Surprisingly, there are few definitions available for inclusive planning so we constructed one that we think will be useful for communities looking to implement inclusive planning approaches. We define inclusive planning as a two-pronged process 1) involving a fair representation of citizens providing meaningful and educated input and 2) where planners advocate for greater equity in public policies that address the multiple objectives of urban planning including sustainable development, housing, transportation, economic development, and environmental justice.
What are inclusive planning approaches?
Here is a brief list of high level inclusive planning approaches that some communities have begun using. We’ll dig into each of these a little deeper in future posts.
Genuine public engagement
The literature on public engagement approaches in planning is nearly inexhaustible. Yet, public engagement in planning processes often fails to reach a significant number of stakeholders, and those that do participate are often not a truly representational cross-section of a given community. Susan Fainstein, a research scholar at Harvard Graduate School of Design whose research and writing has focused on the distributive effects of urban development strategies, points out in her book Just City, that citizen-engagement does not necessarily result in better planning, especially without a robust public education process or overrepresentation of one group over others.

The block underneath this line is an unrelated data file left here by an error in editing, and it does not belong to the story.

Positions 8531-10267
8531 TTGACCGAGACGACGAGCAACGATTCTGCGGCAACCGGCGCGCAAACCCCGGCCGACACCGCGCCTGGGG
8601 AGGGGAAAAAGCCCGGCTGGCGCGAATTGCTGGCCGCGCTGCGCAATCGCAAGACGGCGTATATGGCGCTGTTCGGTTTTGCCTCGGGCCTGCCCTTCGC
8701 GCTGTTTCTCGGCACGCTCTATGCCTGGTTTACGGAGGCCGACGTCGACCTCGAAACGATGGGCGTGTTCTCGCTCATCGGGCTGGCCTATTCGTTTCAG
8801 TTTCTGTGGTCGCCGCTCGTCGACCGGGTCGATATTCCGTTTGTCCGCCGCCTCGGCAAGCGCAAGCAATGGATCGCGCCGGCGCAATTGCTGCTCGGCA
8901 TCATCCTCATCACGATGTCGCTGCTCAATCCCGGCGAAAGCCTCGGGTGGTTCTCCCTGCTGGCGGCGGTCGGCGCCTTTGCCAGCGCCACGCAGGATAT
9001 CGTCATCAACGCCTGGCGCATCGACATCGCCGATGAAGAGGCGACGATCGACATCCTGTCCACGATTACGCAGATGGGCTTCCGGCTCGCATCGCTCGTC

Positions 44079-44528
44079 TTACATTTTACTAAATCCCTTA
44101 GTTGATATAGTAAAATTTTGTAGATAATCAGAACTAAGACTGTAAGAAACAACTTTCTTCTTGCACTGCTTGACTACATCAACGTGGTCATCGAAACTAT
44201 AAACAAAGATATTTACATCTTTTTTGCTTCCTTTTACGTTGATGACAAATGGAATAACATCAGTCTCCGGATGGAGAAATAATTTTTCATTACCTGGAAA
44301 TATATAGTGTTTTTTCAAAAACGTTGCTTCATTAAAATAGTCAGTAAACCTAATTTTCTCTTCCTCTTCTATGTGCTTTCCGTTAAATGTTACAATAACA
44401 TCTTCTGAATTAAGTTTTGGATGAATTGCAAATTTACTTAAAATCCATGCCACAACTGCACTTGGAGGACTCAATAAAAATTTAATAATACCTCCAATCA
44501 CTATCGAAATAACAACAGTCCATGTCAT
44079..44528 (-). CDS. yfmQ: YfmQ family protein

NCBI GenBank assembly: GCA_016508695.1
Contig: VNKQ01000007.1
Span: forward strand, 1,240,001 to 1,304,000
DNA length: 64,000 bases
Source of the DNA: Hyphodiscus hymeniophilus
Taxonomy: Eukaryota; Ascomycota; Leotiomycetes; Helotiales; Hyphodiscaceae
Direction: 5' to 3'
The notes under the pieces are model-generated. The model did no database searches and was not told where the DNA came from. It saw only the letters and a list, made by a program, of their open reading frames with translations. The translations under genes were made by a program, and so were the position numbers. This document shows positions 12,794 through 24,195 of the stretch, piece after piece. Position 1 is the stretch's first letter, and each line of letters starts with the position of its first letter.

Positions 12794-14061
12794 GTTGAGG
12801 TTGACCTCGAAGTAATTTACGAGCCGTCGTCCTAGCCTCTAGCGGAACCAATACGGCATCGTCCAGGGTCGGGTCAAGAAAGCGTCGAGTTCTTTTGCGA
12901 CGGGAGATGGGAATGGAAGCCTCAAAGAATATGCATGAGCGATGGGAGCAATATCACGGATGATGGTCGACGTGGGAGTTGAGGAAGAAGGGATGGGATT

Modern planning approaches use a blend of online and multiple in-person outreach tactics. Combined with effective education of planning influences, strategic analytics that track who is providing input, and a meaningful and transparent platform, genuine public engagement provides important data points to both influence policy in a way that improves choices for people and sets the stage for effective implementation. Participatory budgeting is one tool that has begun gaining traction in multiple communities, including Greensboro and Durham.
Making housing affordable
With fewer federal and state resources available for funding low-income housing, local governments are stepping up and collaborating to fund these projects using local funding sources. Accurately diagnosing the most pressing problems and then crafting a patchwork variety of creative tools and policies, some local governments have found ways to help stimulate the development of affordable housing to their middle-income and low-income residents, and in some cases, provide it themselves. This year, the APA-NC Affordable Housing Task Force was established to generate local case studies, regulatory tools, programs, and funding mechanisms to help assist communities with affordable housing. This information could help chip away at the growing need for affordable housing across the state.